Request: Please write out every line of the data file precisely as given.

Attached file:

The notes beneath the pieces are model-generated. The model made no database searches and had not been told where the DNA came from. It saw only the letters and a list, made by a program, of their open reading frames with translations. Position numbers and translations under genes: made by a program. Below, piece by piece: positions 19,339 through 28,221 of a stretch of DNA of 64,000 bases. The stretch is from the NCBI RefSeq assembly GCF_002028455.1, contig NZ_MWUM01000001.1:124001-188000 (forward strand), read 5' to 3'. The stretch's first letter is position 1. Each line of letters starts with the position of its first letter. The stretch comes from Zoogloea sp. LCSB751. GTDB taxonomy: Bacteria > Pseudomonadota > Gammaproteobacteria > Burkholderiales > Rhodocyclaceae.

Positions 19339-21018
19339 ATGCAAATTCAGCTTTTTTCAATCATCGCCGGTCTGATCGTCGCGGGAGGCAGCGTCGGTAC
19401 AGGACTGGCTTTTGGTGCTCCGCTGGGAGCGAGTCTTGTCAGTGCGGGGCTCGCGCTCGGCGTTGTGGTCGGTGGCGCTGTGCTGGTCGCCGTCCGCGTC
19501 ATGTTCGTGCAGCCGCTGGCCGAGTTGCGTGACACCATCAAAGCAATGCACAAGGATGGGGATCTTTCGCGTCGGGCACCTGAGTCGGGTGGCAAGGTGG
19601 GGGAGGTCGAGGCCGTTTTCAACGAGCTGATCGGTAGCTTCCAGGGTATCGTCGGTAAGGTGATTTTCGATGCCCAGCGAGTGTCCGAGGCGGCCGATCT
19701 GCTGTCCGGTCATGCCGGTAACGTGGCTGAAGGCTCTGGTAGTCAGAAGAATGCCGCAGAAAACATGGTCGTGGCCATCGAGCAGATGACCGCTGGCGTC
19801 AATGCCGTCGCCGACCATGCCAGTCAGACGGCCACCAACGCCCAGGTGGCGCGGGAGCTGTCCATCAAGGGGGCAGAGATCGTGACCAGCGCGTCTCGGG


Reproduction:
The notes beneath the pieces are model-generated. The model made no database searches and had not been told where the DNA came from. It saw only the letters and a list, made by a program, of their open reading frames with translations. Position numbers and translations under genes: made by a program. Below, piece by piece: positions 19,339 through 28,221 of a stretch of DNA of 64,000 bases. The stretch is from the NCBI RefSeq assembly GCF_002028455.1, contig NZ_MWUM01000001.1:124001-188000 (forward strand), read 5' to 3'. The stretch's first letter is position 1. Each line of letters starts with the position of its first letter. The stretch comes from Zoogloea sp. LCSB751. GTDB taxonomy: Bacteria > Pseudomonadota > Gammaproteobacteria > Burkholderiales > Rhodocyclaceae.

Positions 19339-21018
19339 ATGCAAATTCAGCTTTTTTCAATCATCGCCGGTCTGATCGTCGCGGGAGGCAGCGTCGGTAC
19401 AGGACTGGCTTTTGGTGCTCCGCTGGGAGCGAGTCTTGTCAGTGCGGGGCTCGCGCTCGGCGTTGTGGTCGGTGGCGCTGTGCTGGTCGCCGTCCGCGTC
19501 ATGTTCGTGCAGCCGCTGGCCGAGTTGCGTGACACCATCAAAGCAATGCACAAGGATGGGGATCTTTCGCGTCGGGCACCTGAGTCGGGTGGCAAGGTGG
19601 GGGAGGTCGAGGCCGTTTTCAACGAGCTGATCGGTAGCTTCCAGGGTATCGTCGGTAAGGTGATTTTCGATGCCCAGCGAGTGTCCGAGGCGGCCGATCT
19701 GCTGTCCGGTCATGCCGGTAACGTGGCTGAAGGCTCTGGTAGTCAGAAGAATGCCGCAGAAAACATGGTCGTGGCCATCGAGCAGATGACCGCTGGCGTC
19801 AATGCCGTCGCCGACCATGCCAGTCAGACGGCCACCAACGCCCAGGTGGCGCGGGAGCTGTCCATCAAGGGGGCAGAGATCGTGACCAGCGCGTCTCGGG